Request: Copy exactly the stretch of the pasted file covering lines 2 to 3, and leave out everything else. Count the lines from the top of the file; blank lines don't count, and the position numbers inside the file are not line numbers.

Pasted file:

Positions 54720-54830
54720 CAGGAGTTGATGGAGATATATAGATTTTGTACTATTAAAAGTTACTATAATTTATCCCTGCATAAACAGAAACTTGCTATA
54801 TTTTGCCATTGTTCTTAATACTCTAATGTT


54720 CAGGAGTTGATGGAGATATATAGATTTTGTACTATTAAAAGTTACTATAATTTATCCCTGCATAAACAGAAACTTGCTATA
54801 TTTTGCCATTGTTCTTAATACTCTAATGTT